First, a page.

Football: Aerial warfare gives armchair fans a game of six halves: Giles Smith reflects on a busy afternoon of channel-hopping and goal-hunting

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The Independent Online
ON SUNDAY afternoon, live football was everywhere. BSkyB was showing Oldham v Everton from the Premier League. Channel 4 was in Naples with Juventus. And several ITV companies were screening First Division fixtures. Fans have never had it so good. It was a game of six halves. There were 33 of them and 33 of us. It was all about being spoilt for choice, at the end of the (extremely long) day.

In all, nine goals were scored, though you had to be in the right place at the right time to catch them. Through some strategically bold but sickeningly unlucky channel-hopping, this particular viewer managed to convert the entire afternoon into a goalless draw, supplemented only by replays and half-time look-backs.

So, while Andreas Moeller was elegantly carving his way through the Napoli defence, I was with The London Match (ITV), watching some It's A Knockout-style goalmouth incident in which the Brentford team were apparently trying to see how many players could sit on the penalty spot at the same time. When Newcastle struck for the second time in that game, I was listening to a less than scintillating dissection of the Oldham goal from Gordon Taylor of the PFA ('the lad came in really well').

And, thanks to a terrible fumble with the remote control, when Gianluca Vialli struck in a beautifully weighted free-kick from the edge of the box, I was watching Dirk Bogarde smuggle himself into a nurses' home after dark (Doctor in the House, BBC 1).

Flipping from Italy to west London and back was like cutting between Coronation Street and Dallas. Napoli's soaring stadium and Griffin Park were on adjacent channels, but different planets. Brian Moore was perched precariously in a demountable hut in the Brentford rafters and grumbling about the noise of the fans underneath him. 'I hope they're not spoiling your enjoyment.' Channel 4's Peter Brackley, watching from the comfort of a studio in London, could afford to sound relaxed by comparison.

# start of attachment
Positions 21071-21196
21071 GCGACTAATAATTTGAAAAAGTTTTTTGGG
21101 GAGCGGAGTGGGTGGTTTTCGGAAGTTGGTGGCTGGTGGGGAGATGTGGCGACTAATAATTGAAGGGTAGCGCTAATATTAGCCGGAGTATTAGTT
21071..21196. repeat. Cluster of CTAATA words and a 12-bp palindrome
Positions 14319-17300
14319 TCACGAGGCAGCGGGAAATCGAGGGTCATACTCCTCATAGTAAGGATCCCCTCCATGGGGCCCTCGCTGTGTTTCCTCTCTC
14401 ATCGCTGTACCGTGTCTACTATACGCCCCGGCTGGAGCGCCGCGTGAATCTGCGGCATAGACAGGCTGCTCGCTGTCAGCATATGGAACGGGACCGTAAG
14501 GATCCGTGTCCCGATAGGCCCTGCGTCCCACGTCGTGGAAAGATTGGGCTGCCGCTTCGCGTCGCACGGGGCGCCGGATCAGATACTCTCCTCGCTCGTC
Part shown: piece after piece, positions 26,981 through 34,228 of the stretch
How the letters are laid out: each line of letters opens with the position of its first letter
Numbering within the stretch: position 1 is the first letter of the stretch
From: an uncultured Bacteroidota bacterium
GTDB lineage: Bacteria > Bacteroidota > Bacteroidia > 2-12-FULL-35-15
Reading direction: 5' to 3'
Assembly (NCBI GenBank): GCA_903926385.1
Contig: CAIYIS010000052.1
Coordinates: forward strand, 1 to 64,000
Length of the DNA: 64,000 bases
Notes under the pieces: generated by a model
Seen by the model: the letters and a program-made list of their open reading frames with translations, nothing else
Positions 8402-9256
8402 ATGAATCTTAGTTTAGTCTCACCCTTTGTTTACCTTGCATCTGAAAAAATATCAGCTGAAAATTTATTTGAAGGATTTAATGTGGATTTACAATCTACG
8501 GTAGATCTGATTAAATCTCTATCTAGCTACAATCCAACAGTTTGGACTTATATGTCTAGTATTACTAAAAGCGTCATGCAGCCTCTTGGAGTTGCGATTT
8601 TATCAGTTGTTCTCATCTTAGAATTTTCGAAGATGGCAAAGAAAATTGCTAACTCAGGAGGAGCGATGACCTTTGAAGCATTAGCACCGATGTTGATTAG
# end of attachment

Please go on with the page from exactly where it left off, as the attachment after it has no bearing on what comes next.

Cynics had assured us that Italian football on the box would be about as exciting as a sponsored walk. So far, though, it's come stuffed with action and dripping with goals. There's also a higher incidence of yellow cards, the managers wear better suits and some sort of extraordinary violence is always imminent. When Juventus's Julio Cesar left the pitch, he was pelted with small objects by the home fans. And he was on a stretcher at the time. Chelsea's Paul Elliott blamed the incident on the poverty in the region, which overlooked the fact that the missile of choice appeared to be loose change.

The only comparable colour The London Match could offer was a shot of a Newcastle fan in a gorilla mask, and it was left to Ian St John to throw the money around. At half-time, he invited us to win pounds 250 playing Spot the Ball. Crosswords aside, it is hard to think of a competition less suited to television. A still from a game appears on the screen, littered with balls with numbers on, and you have to pick one. Simple enough, though it's just possible that baffled families all over the capital have marked their screens with felt tips and sent their sets in.

The principle here seems to be, if you can't earn an audience, maybe you can buy one. Channel 4 are on to this, too. Play 'Gazza's Goals' and win a football kit. More disquieting are the signs that the competition for viewers is affecting the commentators. Now more than ever, it's important to convince your audience that what they are seeing is worthwhile. In Naples, a poor pass across the pitch earned the remark 'Just tucked in there to Vialli.'

On BSkyB, the commentary is a never-ending dialogue between Martin Tyler and Andy Gray. BSkyB insists that by tweaking your controls you can tune out the talk altogether and just listen to the crowd. But most viewers are looking for something in between and the button has yet to be invented which can spot and eliminate tedious padding. Pity Tyler when it does. During a confused struggle in the Everton penalty area, the ball appeared to cannon off Neville Southall's head, which inspired Tyler to remark, 'The goalkeeper who collects clocks as a hobby was clocked then by the ball'. That earns him this year's John Motson award for the most tendentious use of research material in a live situation.

Meanwhile, Motson's Match of the Day (BBC 1) sits imperiously aloof from this unseemly squabbling. On Saturday night, it boasted the two highest scoring games in the league. Only Channel 4 could compare for strike-rate. How long before BSkyB viewers are playing Spot the Goal?

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